Assisted living occupancy declined to 85.2% across the nation’s 31 largest metropolitan areas in May.

Another component of rebuilding communications is inviting new residents into your facility. Just as you target key stakeholders, you should also consider the specific services certain prospects may be interested in. For instance, prospective independent living residents might want to learn about how they can keep their independence under heavy restrictions, while prospective memory care residents and families might want to learn about how they can stay connected. Positioning your place as loving, caring, fun, and safer than the outside world will help attract those in need of care to come to your facility. Remember, you’re selling a lifestyle, not merely a service.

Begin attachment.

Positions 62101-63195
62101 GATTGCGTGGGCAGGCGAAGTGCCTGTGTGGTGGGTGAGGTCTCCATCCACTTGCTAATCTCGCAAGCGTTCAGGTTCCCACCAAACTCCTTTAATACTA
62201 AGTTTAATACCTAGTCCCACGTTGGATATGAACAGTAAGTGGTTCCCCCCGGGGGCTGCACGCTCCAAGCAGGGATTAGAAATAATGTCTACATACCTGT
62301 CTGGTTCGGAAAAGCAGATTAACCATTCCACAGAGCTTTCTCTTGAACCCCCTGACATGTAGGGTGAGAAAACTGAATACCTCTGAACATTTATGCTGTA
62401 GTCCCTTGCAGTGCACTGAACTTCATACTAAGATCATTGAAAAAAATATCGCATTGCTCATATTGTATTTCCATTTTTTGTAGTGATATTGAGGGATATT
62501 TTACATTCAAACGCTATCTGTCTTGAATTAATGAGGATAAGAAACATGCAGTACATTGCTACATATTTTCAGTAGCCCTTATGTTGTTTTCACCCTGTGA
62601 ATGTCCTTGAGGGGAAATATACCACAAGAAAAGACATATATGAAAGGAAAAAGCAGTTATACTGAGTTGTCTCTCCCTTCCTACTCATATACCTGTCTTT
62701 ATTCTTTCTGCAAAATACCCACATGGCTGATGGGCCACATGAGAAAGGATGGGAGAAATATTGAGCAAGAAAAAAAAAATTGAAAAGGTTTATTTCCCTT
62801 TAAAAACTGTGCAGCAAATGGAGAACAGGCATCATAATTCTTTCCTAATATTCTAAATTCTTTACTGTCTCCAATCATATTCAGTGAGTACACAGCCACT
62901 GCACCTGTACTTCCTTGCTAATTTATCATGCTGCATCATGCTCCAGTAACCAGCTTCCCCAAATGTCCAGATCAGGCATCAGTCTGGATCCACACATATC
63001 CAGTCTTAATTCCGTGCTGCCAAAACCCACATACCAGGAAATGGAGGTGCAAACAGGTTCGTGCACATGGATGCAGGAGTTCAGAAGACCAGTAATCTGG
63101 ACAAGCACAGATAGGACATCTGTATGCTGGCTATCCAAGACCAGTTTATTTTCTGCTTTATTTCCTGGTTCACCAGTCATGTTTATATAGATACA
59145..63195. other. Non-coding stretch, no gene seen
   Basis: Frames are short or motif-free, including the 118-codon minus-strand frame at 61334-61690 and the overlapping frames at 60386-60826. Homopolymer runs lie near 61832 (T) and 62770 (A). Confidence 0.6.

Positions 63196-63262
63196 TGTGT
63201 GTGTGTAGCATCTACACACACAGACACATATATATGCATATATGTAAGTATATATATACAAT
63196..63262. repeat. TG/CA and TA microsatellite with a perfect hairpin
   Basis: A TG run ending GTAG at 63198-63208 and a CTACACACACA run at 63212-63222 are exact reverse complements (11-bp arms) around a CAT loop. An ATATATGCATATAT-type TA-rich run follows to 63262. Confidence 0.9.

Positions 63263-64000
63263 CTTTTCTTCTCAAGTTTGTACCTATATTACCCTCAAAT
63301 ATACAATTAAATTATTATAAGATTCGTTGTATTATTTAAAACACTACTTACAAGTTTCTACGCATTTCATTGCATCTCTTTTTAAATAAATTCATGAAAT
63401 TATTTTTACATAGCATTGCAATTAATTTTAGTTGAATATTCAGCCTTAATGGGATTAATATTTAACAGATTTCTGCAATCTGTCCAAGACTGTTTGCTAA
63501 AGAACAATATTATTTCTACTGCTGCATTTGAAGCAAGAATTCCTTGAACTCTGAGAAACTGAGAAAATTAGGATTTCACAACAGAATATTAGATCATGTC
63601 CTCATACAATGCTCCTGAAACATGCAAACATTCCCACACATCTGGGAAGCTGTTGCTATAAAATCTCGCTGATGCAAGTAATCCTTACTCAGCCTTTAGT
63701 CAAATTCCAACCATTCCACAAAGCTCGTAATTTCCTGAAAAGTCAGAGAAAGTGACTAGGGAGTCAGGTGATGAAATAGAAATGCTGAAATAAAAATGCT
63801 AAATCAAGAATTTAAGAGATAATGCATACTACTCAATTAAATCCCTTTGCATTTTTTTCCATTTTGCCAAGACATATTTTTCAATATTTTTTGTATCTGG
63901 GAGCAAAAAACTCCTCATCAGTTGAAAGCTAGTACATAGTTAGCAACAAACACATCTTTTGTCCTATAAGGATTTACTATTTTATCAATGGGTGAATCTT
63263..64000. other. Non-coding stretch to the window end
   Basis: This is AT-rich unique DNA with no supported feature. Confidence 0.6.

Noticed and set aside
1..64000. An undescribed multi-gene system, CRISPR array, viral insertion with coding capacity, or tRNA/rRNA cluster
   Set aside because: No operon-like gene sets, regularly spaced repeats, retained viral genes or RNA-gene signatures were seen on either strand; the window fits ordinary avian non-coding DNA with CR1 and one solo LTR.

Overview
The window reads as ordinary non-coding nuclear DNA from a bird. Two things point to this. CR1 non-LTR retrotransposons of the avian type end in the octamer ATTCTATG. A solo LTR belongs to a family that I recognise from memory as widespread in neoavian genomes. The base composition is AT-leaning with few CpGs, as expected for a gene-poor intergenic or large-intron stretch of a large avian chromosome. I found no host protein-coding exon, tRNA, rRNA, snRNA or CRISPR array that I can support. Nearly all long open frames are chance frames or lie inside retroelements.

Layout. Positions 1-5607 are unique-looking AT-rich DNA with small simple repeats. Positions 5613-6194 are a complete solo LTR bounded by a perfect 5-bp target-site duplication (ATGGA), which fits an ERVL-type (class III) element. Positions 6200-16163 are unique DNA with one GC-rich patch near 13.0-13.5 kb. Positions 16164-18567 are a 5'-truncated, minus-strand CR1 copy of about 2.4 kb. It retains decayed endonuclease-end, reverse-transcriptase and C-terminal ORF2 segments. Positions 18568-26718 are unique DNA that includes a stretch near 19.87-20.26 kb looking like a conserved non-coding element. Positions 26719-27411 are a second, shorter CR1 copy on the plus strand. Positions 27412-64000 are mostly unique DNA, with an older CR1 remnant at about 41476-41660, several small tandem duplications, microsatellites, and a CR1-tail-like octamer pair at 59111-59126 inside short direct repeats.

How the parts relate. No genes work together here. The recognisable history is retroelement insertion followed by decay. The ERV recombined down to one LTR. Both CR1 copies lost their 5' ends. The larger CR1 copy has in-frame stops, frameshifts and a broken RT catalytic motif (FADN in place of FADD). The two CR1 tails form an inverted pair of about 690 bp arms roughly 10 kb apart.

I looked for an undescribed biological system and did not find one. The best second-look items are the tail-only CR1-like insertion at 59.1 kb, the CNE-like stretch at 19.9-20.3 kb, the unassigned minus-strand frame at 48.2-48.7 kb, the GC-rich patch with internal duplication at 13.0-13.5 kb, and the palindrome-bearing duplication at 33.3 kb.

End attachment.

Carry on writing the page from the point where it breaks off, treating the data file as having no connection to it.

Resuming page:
For more information about rebuilding communications, visit our Reopening Readiness webpage.

4. One Last Coat of Paint…

While what you say is important, how you say it makes your message last in the minds of your audience. Finding your perfect tone and telling positive stories humanizes your organization and reaches the hearts of your stakeholders.

Home is where the heart of your communications is.

There is no single, perfect tone. Rather, it’s how you as an organization feel about the future. If you’ve struggled immensely during the pandemic, you may want a grateful attitude toward the community’s support and work. This allows you to stay hopeful, while also being sensitive to your audience’s emotions. On the other hand, if your organization made it through successfully and with little damage, an inspiring message about your facilities’ strengths and dedication may be the right tone to encourage your audience to stay with you. 

This is a new beginning for you, your staff, and your residents.